Enforcement And Recognition Of International Arbitral Awards In India: Issues And Challenges
Arbitration has become one of the most popular Alternative Dispute Resolution processes on the global scene. Arbitration is becoming the favored means of resolving business disputes for a growing number of companies. However, enforcing an Arbitral Award is fraught with difficulties. Despite the fact that the Indian Constitution encourages the use of arbitration to resolve disputes, enforcing a foreign arbitration award in India remains a substantial difficulty.
Enforcement Of Arbitral Award
The provisions of the Arbitration and Conciliation Act of 1996, as well as the Civil Procedure Code, regulate the procedure for the execution of arbitral awards (CPC). After receiving a favorable ruling, an award holder must wait three months before filing an application for the award’s enforcement. The award can be appealed by the opposite party during this three-month period under Section 34 of the Arbitration and Conciliation Act. The award can be applied for execution in the proper court once the three-month time has passed.
The provisions of Section 36 to 74 of the Arbitration and Conciliation Act, 1996, or Order XXI of the CPC can be used to execute a decree. The statute of limitations for enforcing such an award is twelve years.
Previously (i.e. prior to the 2015 modification to the Arbitration Act), raising an objection under Section 34 would automatically place a stay on the order being challenged. However, the 2015 change has necessitated the filing of a separate motion to stay the order. The objection under section 34 would not be sufficient to stay the injunction.
International Awards Under Arbitration And Conciliation Act, 1996
The Arbitration and Conciliation Act of 1996 distinguishes between awards made by arbitration tribunals situated in India and those made by arbitration tribunals seated overseas. The procedure for executing a domestic award differs from the procedure for executing a foreign award. Domestic awards are those that are made in accordance with the provisions of Sections 2 to 43. The parties concerned in these proceedings are Indian citizens who live in India’s national territory.
A Foreign Award is defined by Section 44 of the Arbitration and Conciliation Act, 1996 as an arbitral award on disagreements relating to matters considered commercial under Indian law. In order for an award to be classified as a “Foreign Award,” two conditions must be met. One, it must address the differences that arise from a legal connection that is business or is considered commercial under Indian law.
Second, the country issuing the award must be one that the Indian government has designated as a country to which the New York Convention applies. This convention has India as a signatory. Only awards conferred by these nations are recognized as foreign awards in India and are enforced. The second portion of the Arbitration Act governs the execution of these awards.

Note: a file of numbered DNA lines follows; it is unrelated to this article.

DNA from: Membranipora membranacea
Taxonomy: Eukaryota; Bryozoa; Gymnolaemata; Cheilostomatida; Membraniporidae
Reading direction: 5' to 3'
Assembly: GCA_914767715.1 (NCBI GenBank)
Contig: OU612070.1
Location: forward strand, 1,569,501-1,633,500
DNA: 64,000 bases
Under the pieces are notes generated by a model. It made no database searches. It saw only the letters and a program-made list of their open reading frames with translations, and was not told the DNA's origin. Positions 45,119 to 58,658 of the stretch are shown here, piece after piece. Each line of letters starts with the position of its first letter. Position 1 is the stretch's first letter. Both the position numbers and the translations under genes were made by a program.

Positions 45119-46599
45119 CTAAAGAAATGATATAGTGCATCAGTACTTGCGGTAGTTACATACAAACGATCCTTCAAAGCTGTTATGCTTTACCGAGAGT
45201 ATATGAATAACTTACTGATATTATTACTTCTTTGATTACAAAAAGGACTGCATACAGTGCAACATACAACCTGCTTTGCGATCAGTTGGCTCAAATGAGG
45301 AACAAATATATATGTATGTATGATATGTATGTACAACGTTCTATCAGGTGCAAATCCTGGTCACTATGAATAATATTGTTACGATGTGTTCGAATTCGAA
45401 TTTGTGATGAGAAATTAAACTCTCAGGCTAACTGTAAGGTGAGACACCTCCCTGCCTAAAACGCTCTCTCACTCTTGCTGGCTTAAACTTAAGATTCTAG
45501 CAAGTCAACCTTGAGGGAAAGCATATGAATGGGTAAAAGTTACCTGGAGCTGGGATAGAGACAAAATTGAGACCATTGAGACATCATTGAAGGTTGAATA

The execution of a foreign award in India follows a three-step procedure. First, the party in whose favor the award is made will file an application under Section 47 of the Arbitration and Conciliation Act, along with all supporting documentation. Second, the party against whom the award is made must raise a defense in accordance with section 48 of the act, together with all evidence. Finally, if the court is satisfied that the award is enforceable based on all of the facts presented by the parties, it will enforce it under section 49 of the act.
Challenges In Enforcing International Arbitral Awards
Obtaining a favorable award from an international tribunal is not always good news, since you must still get the award implemented in India. The majority of arbitral awards are deliberately followed. The issue arises when one of the parties contests the award, necessitating its enforcement. Several examples have arisen in which a party has received a favorable award but has been unable to get it enforced by a competent court in India. The reasons for these failed enforcements range from one party’s decision not to participate in the Arbitral proceedings to other scenarios in which the judgment has been challenged on the basis of costs awarded or the Arbitrator’s jurisdiction.
In arbitration, a local party will wield greater political power than a foreign party. They will try to use this ability to have the award revoked or, at the very least, have the amount reduced. This could lead to an International Arbitration Seat’s award being overturned. This is owing to a lack of authority to oversee the substantive and procedural assessment of these awards’ enforcement.
A Foreign Arbitral Award can be executed in any jurisdiction where the opposing party’s assets are located. It’s impossible to rule out the chance that judges in various jurisdictions will interpret the same judgment differently. Even though an award is given by an Arbitration in India, it may not be enforceable in another country’s jurisdiction.
There is still a lot of ambiguity about how to enforce a foreign award. To develop confidence among the parties that have chosen Arbitration as their preferred means of ADR, much-needed clarification is required. The only way to avoid the spread of this mistrust is for legislation to be passed that closes these loopholes. The modifications, in unison with the Supreme Court of India’s judgments, are a step in the right direction. It will assist in increasing the volume of arbitration in India.
About the Author
Hidayatullah National Law University, Raipur, C.G.